Stowe: The New Landscape Aesthetic
Where Order in Variety we see,
And Where, tho’ all Things differ, all agree,—
Nature shall join you, Time shall make It grow,
A Work to wonder at —perhaps a STOWE.
Beginning with the more formal hexagonal layout by Charles Bridgeman, the Stowe estate continued to evolve into a freer design aligned with natural forms, literary references, political emblems, and enhanced views as a result of the work of William Kent. The grand Elysian Fields, bordered by the Temple of Ancient Virtue and the Shrine of British Worthies, and featuring the river “Styx,” remain Kent’s greatest contribution. Lancelot Brown arrived at Stowe in 1740 and worked directly under Kent, whose influence can be clearly seen in his design and approach.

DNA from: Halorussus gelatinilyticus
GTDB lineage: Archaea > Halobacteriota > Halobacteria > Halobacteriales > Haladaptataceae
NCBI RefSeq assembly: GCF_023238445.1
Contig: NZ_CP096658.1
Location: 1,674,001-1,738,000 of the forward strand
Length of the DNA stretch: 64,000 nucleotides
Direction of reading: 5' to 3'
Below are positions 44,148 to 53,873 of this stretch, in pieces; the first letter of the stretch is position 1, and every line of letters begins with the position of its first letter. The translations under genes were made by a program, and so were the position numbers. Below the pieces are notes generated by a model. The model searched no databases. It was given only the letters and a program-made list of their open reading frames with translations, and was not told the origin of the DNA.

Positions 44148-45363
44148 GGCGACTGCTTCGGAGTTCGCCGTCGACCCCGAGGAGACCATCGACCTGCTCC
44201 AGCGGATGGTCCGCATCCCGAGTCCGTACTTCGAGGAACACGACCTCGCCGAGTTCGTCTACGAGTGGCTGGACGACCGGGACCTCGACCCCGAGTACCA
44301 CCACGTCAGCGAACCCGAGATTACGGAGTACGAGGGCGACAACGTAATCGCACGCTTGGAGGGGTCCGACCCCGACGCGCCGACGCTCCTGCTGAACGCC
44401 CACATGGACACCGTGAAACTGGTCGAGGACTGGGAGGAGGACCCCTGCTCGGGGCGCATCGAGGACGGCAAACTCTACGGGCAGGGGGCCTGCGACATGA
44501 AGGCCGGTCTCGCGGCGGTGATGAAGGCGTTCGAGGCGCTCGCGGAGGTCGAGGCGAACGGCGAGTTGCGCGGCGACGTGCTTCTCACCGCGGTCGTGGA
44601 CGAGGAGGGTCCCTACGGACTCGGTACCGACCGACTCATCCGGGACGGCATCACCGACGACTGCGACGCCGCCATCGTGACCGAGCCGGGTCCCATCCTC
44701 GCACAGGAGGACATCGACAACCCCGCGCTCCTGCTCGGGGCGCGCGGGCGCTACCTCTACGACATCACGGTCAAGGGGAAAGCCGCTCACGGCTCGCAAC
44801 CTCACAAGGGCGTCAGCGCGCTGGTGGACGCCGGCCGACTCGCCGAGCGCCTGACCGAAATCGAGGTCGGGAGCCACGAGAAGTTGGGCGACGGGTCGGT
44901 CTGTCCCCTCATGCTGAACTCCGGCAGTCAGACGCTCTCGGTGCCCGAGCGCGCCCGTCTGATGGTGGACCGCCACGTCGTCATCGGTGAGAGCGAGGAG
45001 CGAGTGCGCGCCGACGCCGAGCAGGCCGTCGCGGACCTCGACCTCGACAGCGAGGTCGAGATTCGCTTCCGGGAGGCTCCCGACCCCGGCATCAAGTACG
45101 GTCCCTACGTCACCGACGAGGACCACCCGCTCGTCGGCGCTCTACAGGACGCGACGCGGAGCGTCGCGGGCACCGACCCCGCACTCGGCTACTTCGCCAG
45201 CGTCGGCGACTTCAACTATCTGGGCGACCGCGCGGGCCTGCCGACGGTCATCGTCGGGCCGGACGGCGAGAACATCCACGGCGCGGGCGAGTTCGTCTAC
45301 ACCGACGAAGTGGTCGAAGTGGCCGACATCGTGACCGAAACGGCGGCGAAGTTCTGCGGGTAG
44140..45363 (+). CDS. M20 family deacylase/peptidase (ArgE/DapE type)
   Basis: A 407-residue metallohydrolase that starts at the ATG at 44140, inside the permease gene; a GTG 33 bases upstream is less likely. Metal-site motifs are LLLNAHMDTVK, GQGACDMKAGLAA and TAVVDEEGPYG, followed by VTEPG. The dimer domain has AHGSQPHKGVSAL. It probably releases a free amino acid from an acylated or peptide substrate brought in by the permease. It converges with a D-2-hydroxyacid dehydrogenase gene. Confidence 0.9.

Many newly created forms that allude to Roman and Greek mythology were designed and built by Kent and Sir John Vanbrugh. Stowe is the epitome of the ideal landscape and features expertly designed temples, grottoes, winding paths, obelisks, bodies of water, and tree clumps and belts.